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Using science and technology to improve human health

April 18, 2017
athena model

Use of Los Alamos Lab's ATHENA desktop human “body” could reduce the need for animal drug tests.

Health research at Los Alamos

Los Alamos health researchers are firmly engaged in national security science. They are saving lives on battlefields, creating machinery that may one day serve isolated populations in developing nations, or protecting our own children from infectious diseases. Here is a sampling of a few of the many efforts Los Alamos scientists are making to improve human health.

Health questions to ponder

What are the differences between X-rays, CT scans and MRIs?

X-Rays and CT scans both use X radiation, a highly penetrating form of electromagnetic radiation, to image the shadows of a person's tissues and bones. CT stands for Computerized Tomography, and it takes many X-rays from different angles. A computer is then used to assemble the different views into images that can be viewed and manipulated in three dimensions.

Magnetic Resonance Imaging (MRI) uses a totally different radiation-free technology. Powerful magnets are used to slightly jiggle hydrogen atoms and detect their motions. Hydrogen is the most common element in our soft tissues, so MRI can see things that are too mushy (technical term) to show up in X-rays or CT scans.

Learn more about X-rays, CT scans and MRIs (pdf).

Can we mine social media data for insights into contagions?

Researchers at Los Alamos are using software to monitor social media for indicators of emerging epidemics. Many people are likely to Google symptoms of illness before they report to medical professionals. Individual doctors and nurses find it difficult to identify an epidemic on their own, so the medical community is often slow to recognize an outbreak. By watching web behavior, and recognizing certain words that are being searched, the team has been able to improve the time it takes to detect an epidemic. Watch a video about this topic.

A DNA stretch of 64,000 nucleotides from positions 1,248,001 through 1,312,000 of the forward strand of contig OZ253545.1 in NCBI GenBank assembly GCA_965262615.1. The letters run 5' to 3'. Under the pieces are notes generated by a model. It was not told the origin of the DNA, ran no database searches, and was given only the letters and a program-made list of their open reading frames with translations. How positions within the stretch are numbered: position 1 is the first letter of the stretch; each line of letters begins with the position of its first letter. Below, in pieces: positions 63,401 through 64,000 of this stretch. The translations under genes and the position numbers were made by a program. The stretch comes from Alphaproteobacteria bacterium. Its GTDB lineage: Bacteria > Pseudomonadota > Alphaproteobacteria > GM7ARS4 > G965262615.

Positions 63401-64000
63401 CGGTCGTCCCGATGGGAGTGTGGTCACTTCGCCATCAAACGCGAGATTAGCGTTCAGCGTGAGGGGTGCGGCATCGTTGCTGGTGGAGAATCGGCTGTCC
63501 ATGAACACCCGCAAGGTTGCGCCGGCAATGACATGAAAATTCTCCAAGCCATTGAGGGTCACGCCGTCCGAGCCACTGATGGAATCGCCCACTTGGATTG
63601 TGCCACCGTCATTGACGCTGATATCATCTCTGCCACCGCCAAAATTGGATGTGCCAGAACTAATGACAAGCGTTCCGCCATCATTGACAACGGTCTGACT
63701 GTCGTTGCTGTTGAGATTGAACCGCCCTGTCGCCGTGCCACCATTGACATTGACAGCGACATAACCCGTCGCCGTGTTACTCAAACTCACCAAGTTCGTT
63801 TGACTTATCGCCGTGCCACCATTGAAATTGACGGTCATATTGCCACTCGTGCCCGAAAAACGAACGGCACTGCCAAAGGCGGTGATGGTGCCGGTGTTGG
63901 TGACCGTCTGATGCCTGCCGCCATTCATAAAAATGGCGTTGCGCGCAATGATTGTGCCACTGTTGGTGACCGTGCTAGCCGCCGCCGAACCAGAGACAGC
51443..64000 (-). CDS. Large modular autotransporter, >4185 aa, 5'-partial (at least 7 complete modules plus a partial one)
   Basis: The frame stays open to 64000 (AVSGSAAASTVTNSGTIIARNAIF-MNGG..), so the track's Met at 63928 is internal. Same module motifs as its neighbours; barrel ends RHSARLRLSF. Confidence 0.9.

Learn more about social media and epidemics (pdf).

How do Los Alamos scientists make a liver grow on a chip?

Working with several other institutions, Los Alamos scientists and engineers have been able to culture three-dimensional human tissues in laboratory conditions. Tissue culture is not new, but until now most tissues grown were single cell thin, and did not behave much like their human counterparts. This project has been successful in programming stem cells derived from living human skin samples into liver, heart, and lung tissues that behave like the actual organs. This work may one day have enormous impact on the way diseases are treated.

Watch a video: Project ATHENA Creates Surrogate Human Organ Systems.
Watch a video: ATHENA, the Desktop Human Body.
Learn more about Project Athena (pdf).

Health activity

Go on a germ safari! Download the germ safari pdf.

Health scientist portraits

Cool health links